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Truong Diem brings the magic of Asia to Geretsried

2022-11-29T11:12:55.297Z

Truong Diem brings the magic of Asia to Geretsried Created: 11/29/2022, 12:00 p.m By: Volker Ufertinger Whoever enters the "Pho Viet" restaurant is awaited by several Buddhas in addition to chef Truong Diem. © Sabine Hermsdorf-Hiss People from 106 nations live together in the city of Geretsried. In a series we give them a face. Today: Truong Diem from Vietnam. Geretsried – Truong Diem (32) sp



Truong Diem brings the magic of Asia to Geretsried

Created: 11/29/2022, 12:00 p.m

By: Volker Ufertinger

Whoever enters the "Pho Viet" restaurant is awaited by several Buddhas in addition to chef Truong Diem.

© Sabine Hermsdorf-Hiss

People from 106 nations live together in the city of Geretsried.

In a series we give them a face.

Today: Truong Diem from Vietnam.

Geretsried

– Truong Diem (32) spent the summer back in her Vietnamese homeland.

That was nice.

But it was just as nice for her to return to Geretsried, to her customers.

Together with her husband Hoi Dam (39), she runs the Vietnamese restaurant "Pho Viet" on the Steiner Ring, and her guests - mostly regulars - have been waiting for her eagerly.

"We were all very happy and hugged each other," she says.

Germany, especially Geretsried, has long since become her second home.

Nations in Geretsried: Truong Diem from Vietnam runs the "Pho Viet"  

The young woman comes from the south of her country.

She grew up very close to Ho Chi Minh City, the country's economic metropolis, home to 9 million people.

At the age of 17 she came to Germany.

"It's difficult in Vietnam for people who can't study," she says.

Her advantage was that a lot of relatives lived in the area around Munich and, like her, cooked Vietnamese for the Germans.

106 nationalities are registered in Geretsried.

Today we introduce Truong Diem from Vietnam.

© PMS Graphic

Together with her husband, she initially ran a restaurant at her home in Neuperlach.

She became aware of the Steiner Ring location in Geretsried through the previous owner, who was also Vietnamese.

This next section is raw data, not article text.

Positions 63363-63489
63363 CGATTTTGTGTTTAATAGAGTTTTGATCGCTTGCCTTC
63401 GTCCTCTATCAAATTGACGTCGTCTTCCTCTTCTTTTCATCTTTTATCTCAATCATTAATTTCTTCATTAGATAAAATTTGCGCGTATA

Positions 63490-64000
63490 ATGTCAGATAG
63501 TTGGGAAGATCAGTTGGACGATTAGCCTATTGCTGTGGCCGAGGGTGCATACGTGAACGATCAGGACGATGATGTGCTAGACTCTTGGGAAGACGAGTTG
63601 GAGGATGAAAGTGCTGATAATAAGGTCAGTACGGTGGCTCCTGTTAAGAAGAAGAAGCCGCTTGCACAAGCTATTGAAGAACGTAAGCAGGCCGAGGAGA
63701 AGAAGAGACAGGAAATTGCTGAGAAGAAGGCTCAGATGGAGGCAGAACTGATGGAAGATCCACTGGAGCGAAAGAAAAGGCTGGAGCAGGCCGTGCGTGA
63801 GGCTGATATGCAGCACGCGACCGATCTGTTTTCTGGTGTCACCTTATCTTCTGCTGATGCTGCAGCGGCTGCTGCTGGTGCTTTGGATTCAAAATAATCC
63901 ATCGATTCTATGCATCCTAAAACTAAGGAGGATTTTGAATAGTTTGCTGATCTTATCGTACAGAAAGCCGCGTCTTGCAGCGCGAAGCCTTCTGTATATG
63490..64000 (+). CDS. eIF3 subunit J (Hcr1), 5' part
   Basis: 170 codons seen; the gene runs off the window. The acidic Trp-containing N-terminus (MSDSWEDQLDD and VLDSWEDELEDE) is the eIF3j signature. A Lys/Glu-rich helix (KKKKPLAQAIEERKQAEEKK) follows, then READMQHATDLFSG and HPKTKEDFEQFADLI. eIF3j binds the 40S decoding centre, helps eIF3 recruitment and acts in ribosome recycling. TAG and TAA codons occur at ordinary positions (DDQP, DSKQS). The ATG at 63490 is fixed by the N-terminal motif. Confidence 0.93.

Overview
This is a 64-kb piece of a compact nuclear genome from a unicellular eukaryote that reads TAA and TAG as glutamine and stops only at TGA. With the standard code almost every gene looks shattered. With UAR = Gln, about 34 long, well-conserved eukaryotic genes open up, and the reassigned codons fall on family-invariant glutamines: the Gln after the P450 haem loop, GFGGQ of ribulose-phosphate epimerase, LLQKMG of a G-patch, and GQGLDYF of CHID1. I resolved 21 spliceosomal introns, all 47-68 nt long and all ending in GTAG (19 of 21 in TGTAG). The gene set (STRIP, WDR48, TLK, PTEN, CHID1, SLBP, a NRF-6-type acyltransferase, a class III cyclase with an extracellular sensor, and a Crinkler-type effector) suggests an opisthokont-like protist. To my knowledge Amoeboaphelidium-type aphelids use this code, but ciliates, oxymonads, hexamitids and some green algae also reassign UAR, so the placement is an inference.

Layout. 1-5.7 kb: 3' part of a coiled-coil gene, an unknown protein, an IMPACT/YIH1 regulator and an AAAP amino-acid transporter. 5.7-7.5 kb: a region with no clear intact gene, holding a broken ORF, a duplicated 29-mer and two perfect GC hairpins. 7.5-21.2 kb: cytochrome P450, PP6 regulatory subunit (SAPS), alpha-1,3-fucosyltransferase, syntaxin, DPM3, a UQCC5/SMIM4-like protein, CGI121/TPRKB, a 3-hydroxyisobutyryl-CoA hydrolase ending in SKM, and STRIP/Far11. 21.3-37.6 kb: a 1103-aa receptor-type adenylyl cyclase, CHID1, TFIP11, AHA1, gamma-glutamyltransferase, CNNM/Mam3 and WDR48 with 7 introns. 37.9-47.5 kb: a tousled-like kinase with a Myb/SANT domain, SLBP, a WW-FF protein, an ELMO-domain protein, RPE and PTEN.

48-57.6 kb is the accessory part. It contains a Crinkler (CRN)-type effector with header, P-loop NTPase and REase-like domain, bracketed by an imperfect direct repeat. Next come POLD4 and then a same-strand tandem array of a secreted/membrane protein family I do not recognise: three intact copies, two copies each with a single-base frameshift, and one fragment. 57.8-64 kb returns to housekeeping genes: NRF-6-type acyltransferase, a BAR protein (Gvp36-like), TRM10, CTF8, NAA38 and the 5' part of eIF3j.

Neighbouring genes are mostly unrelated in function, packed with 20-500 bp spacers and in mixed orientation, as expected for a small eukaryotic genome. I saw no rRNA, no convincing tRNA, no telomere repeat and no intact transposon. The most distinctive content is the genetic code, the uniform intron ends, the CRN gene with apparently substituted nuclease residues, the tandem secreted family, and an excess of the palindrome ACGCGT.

"We knew each other and we liked Geretsried right away," she says.

So they took over the restaurant in February 2020. The name "Pho Viet" consists of "Pho" for the traditional noodle soup and "Viet" for Vietnamese.

Traditional noodle soup extremely healthy

In fact, the Vietnamese love their soups.

"We usually drink them for breakfast, which is very healthy," says Truong.

She handles it that way too.

Especially during her pregnancies with her four children Julia (11), Lena (8), Hanna (5) and Leo (9 months) she strengthened herself with it.

You can hardly imagine anything healthier than a "Pho Bo": It is cooked for 12 hours and contains beef in broth with ginger, cinnamon, star anise, cardamom, soybean sprouts, Thai basil, coriander, lime and chili.

The Pho Bo is very much in line with modern nutritional trends in Germany and is very popular.

German was difficult at first

The only thing the Gastromin from the Far East found difficult at first was the German language.

"I attended a four-month course to learn German." Apparently with success, one understands her very well.

“I met a friend there, from Nepal.

And we only ever talked in German, which was very beneficial.” And if you really can't think of one of those strange German words or there is a misunderstanding with a customer, the internet can help.

She has an app on her cell phone that translates Vietnamese terms into German and vice versa.

That's how we handle it in our interview for the newspaper.

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Truong is always happy to return to her home country, usually for several weeks in the summer.